Easily the largest film event of 2021, Spider-Man: No Way Home explodes into theaters just in time for the holiday season. Every single live-action Spider-Man since the 2002 Tobey Maguire has been a memorable theater experience, and this one was no exception. Minutes before the showing was about to commence, my packed theater was still buzzing with waves of anticipation, and murmurs of speculation. A short pre-recorded segment preluded the movie, with the cast urging the audience: “don’t spoil!” Suffice to say, there was uproarious applause and rampant celebration for each exciting set piece. No Way Home feels like a wonderful ode to decades of Spider-lore.
Picking up merely seconds after the ending of Spider Man: Far From Home, the world now knows the true identity of the hero, Peter Parker (Tom Holland, more buff than ever). Not only that, but because of Mysterio’s leaked viral video, everyone thinks Peter is a murderer. “Public Enemy #1,” so says the dailybugle.net‘s J. Jonah Jameson (played once again by the hilarious, J.K. Simmons). Surrounded by helicopters and press on the regular, Peter and those closest to him become caught in the midst of an aggressive media circus. High school’s end looms on the horizon. Peter’s biggest battle yet has arrived: “college admissions!”
If eye candy is your thing, Tom Holland spends a fair amount of this movie in his underwear, and his shirtless physique is also on display. The relationship with MJ (Zendaya) crackles with awkward and charming chemistry. Holland’s performance functions far beyond surface level this time around. Eventually, it evolves into an emotionally rich and breathtaking effort as Peter Parker. The responsibilities of daily life and making the difficult choices weigh heavier than ever on the soon-to-graduate Peter. The whole crux of the plot is that Peter, MJ, and Ned (Jacob Batalon) have made a pact to open their acceptance letters from MIT—specifically, they do not get in based merely on Parker’s status as an unearthed vigilante. Now that Peter’s secret is beginning to have real effects on those he loves, he turns to Doctor Strange (Benedict Cumberbatch) in the hopes that Strange can offer a remedy to the situation.
A simple forgetting spell, what could go wrong? Wong (Benedict Wong) tries to talk Doctor Strange out of it, but with a mission as straightforward as making everyone forget Spider-Man’s true identity, Strange is rather confident. Peter keeps altering the parameters of Strange’s spell, while Strange is attempting to cast it. This causes an explosive result in which every person aware of Spider-Man’s true identity in all universes is now sucked into the Marvel Cinematic Universe. What is your friendly neighborhood Spider-Man to do when forced to face off with some of the most deadly foes of the multiverse?
It is so refreshing to have a film that cares just as much about the villains as it does the hero. The rogues gallery of monsters from Spider-Man films of yesteryear are honestly fantastic, exchanging sharp banter with minimal effort. In this field, Jamie Foxx’s Electro and Alfred Molina’s Doctor Octopus are both phenomenal. However, the real MVP here is the OG Spider-Man baddie, Norman Osborn aka Green Goblin. Getting each actor to return for their roles was a stroke of genius, but none so much as veteran actor Willem Dafoe. As he did in Sam Raimi’s 2002 original, he completely steals the show.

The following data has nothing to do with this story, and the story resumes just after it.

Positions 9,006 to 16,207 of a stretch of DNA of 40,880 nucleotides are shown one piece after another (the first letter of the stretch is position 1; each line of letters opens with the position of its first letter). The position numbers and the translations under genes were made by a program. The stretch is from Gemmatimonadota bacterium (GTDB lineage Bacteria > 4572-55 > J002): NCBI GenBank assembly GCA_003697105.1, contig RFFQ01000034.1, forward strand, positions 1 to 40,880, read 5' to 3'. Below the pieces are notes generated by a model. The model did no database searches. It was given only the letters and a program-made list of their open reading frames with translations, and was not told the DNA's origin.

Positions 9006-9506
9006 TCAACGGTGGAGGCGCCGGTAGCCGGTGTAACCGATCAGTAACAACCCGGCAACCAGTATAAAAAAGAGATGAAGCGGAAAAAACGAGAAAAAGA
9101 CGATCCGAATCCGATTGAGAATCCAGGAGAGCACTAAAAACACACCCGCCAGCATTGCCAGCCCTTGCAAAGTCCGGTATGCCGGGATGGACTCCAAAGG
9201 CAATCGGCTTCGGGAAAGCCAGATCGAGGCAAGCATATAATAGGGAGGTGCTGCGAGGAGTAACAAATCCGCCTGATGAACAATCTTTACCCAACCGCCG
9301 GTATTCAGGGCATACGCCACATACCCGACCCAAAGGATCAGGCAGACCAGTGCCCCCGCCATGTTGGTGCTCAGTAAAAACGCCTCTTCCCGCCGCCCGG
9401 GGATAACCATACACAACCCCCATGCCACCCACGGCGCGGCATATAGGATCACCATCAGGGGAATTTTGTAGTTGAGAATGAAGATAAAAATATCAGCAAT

In AMC’s wonderful Dolby Cinema, the sound completely envelops the audience with a rich score evoking the past, present, and future of Spidey. Visuals spanning the full seven-film legacy are frequently stunning to behold. Folding in the mind-bending creative touches from Doctor Strange also allows an opportunity for director Jon Watts to play up the unique visual style. As the first MCU trilogy to hail from the same director, Watts brings an overall consistency to the series lacking from other entires. No matter what way you slice it, most people go to see superhero movies on the big screen with a certain set of expectations. No Way Home delivers on this front as well with epic action set pieces scattered across its nearly two-and-a-half hour runtime. Lest you forget, as is the tradition with Marvel, be sure to stick around until the very last frame.
Of course, what any voracious fan really wants to know is if those many leaks are true. While I cannot directly address this, I will say the answer is extremely satisfying. For even the casual fan of the other movies, No Way Home weaves it together with a fancy bow, and an emotionally powerful core. Tears were certainly shed; in a way, the connective tissue between every film is beautifully realized at long lost. This film is not just my favorite Tom Holland Spider-Man entry, but my favorite Spider-Man movie of all time. It has gifted me what I could not envision in my wildest desires, and goes the extra mile with its powerful and age-old message: “with great power comes great responsibility.” Truer words have perhaps never been spoken.
Spider-Man: No Way Home promises a fitting and epic moviegoing experience for fans all over the world when it debuts exclusively in theaters on Friday, December 17th.